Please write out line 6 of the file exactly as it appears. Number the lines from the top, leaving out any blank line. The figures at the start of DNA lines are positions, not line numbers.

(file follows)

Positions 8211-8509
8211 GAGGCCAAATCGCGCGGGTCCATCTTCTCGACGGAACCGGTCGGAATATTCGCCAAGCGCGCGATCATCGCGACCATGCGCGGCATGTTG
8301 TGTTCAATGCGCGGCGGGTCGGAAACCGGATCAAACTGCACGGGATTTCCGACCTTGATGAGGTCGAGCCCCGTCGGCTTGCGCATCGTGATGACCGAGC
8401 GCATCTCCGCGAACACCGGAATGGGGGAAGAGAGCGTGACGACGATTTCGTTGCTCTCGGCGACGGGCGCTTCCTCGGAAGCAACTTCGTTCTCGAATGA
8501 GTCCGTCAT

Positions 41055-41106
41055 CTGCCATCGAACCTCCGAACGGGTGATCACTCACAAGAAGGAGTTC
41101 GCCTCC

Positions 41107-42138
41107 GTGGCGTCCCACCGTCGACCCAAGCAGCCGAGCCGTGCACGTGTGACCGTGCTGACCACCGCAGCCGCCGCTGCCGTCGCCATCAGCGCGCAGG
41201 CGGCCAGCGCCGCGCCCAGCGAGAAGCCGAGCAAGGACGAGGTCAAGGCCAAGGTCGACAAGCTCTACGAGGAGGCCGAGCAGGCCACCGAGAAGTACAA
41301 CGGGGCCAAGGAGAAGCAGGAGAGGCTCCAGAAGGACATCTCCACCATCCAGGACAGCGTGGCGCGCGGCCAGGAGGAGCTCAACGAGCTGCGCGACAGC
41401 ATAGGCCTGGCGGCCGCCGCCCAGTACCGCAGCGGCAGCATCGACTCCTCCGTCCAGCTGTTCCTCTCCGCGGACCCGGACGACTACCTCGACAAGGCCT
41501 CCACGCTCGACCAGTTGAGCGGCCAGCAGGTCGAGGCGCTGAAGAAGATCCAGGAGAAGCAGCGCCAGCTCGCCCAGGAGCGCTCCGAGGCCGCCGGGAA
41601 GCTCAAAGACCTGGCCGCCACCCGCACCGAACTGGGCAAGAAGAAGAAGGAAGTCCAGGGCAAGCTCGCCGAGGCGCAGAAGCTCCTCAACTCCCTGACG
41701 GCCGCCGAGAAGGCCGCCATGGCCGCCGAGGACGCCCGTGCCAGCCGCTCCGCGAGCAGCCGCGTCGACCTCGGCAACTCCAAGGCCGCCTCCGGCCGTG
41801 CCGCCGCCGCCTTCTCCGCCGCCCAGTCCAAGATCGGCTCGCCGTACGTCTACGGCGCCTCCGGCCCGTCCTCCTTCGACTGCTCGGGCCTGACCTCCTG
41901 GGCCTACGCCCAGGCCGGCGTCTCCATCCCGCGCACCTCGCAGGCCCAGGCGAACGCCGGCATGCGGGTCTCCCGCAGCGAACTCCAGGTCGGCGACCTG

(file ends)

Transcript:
Positions 41055-41106